Shirley Wu, Syndicate Manager, Eastern Syndicate, Steamship Mutual, has written a long noted on cargo receivers either delaying delivery or rejecting a cargo, for various reasons. These could include damage to the cargo, delay in arrival of the original bill of lading, disputes under the sale contract, or difficulties in the market.
This left carriers in a very difficult position, trying to mitigate loss and finding a way to dispose of the cargo, often without any cooperation from the receivers.
The urgency of the next voyage, extra cost and expenses in keeping the cargo, additional risks to the safety of the cargo and other reasons may put great pressure on the carriers.
Do the carriers have to keep the cargo until the receivers finally take delivery or formally abandon the cargo, or are they free to take steps to dispose of the cargo and/or leave the discharge port?
Wu analyzed a recent cargo contamination case, illustrating the difficulties faced by the carrier in a situation where receivers rejected a (partially) contaminated cargo and refused to cooperate with the carrier in finding ways to dispose of and/or salvage the cargo, leaving the carrier on its own to try to mitigate loss.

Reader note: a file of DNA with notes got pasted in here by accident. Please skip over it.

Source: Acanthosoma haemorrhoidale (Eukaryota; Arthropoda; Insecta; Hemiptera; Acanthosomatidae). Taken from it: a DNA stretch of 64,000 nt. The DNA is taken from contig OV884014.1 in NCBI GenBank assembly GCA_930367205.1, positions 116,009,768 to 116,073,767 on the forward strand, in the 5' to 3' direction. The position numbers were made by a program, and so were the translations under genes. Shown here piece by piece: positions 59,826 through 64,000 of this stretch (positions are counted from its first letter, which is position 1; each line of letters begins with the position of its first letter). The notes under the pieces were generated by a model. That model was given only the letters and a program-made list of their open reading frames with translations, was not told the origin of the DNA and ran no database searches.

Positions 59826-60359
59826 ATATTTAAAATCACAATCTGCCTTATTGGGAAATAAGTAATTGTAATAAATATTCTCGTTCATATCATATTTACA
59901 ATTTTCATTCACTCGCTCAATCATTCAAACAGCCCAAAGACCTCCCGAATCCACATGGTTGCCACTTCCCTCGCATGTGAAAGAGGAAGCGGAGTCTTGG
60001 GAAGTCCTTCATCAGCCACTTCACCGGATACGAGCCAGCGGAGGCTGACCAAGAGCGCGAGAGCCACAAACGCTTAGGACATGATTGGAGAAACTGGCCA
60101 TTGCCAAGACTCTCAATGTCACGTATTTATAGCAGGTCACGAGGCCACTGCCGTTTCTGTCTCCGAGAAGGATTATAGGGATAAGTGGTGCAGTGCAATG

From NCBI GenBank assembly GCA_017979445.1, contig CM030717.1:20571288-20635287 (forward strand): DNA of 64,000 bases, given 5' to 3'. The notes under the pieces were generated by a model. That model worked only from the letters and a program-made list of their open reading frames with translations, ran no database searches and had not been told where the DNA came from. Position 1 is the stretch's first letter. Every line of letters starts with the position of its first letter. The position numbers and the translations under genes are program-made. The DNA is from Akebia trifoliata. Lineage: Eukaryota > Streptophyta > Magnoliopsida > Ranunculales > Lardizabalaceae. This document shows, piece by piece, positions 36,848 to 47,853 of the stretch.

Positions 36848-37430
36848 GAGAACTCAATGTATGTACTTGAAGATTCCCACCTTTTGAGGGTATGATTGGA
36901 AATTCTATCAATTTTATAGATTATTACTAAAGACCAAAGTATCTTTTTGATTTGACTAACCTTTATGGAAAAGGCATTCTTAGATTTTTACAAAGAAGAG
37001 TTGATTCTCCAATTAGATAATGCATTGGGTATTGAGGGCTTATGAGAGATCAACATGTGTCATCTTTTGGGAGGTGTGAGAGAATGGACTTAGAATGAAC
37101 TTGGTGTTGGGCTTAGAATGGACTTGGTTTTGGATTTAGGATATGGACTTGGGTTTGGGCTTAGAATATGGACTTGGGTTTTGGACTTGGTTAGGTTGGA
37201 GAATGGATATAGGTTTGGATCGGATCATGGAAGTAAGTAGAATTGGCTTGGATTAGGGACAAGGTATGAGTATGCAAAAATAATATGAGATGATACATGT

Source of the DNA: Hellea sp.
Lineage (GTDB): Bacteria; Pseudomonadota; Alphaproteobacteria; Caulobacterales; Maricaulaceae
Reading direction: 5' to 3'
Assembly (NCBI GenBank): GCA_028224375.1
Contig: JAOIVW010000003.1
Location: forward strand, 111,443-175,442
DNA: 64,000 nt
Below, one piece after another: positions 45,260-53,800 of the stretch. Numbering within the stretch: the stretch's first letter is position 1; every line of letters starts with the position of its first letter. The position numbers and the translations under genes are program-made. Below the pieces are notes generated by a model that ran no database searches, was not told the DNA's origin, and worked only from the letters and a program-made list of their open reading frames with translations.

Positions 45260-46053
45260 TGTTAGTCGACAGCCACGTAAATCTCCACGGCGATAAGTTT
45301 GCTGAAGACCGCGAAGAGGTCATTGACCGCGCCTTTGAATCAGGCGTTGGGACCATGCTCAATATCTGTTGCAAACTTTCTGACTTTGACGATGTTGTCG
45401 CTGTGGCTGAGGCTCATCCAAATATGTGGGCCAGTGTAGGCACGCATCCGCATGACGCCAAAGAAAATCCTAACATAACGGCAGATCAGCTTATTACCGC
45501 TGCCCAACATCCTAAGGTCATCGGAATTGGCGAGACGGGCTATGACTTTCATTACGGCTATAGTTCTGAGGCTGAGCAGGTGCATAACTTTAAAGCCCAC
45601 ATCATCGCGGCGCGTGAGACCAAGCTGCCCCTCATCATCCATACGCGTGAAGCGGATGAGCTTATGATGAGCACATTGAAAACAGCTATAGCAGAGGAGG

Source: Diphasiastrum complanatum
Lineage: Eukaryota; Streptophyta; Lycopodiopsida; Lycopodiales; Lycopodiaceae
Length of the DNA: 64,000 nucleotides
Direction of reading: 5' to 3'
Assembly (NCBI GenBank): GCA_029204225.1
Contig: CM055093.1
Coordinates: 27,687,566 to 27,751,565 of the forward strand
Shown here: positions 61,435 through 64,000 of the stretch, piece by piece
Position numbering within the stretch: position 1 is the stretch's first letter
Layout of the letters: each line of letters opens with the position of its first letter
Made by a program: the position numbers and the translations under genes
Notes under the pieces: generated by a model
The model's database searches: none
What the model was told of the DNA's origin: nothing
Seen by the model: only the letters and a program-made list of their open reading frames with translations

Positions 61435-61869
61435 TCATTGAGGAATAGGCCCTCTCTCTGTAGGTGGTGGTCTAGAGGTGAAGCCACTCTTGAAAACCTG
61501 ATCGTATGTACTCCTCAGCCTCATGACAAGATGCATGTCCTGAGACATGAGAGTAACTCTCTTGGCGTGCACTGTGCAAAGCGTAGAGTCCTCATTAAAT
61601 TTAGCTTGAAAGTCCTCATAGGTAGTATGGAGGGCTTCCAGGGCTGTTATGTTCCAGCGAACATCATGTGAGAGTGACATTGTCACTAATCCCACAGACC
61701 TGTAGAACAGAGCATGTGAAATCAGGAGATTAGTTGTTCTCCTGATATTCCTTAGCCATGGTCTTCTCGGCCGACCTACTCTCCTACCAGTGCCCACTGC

Steamship highlights the importance of exploring all possible legal and commercial options to resolve a situation which could potentially expose the carrier to substantial loss/damage and consequential loss claims.
The case study showed that, while the general legal position was that receivers were obliged to take delivery of cargo even if it had been damaged, there were limited situations where receivers would be justified in rejecting the cargo.
Carriers might in some circumstances have no option but to take active steps to try to reduce the loss and find alternative ways of resolving the deadlock, in the absence of normal cooperation from the receivers. This was especially the case when the carrier was clearly at fault for the cargo damage and also did not have a viable claim for damages against receivers for non-acceptance of cargo or delay in taking delivery.
“In such cases, an owner should act quickly to obtain legal advices in all relevant jurisdictions and try to explore all possible alternatives, both legal and commercial, to resolve the dispute.”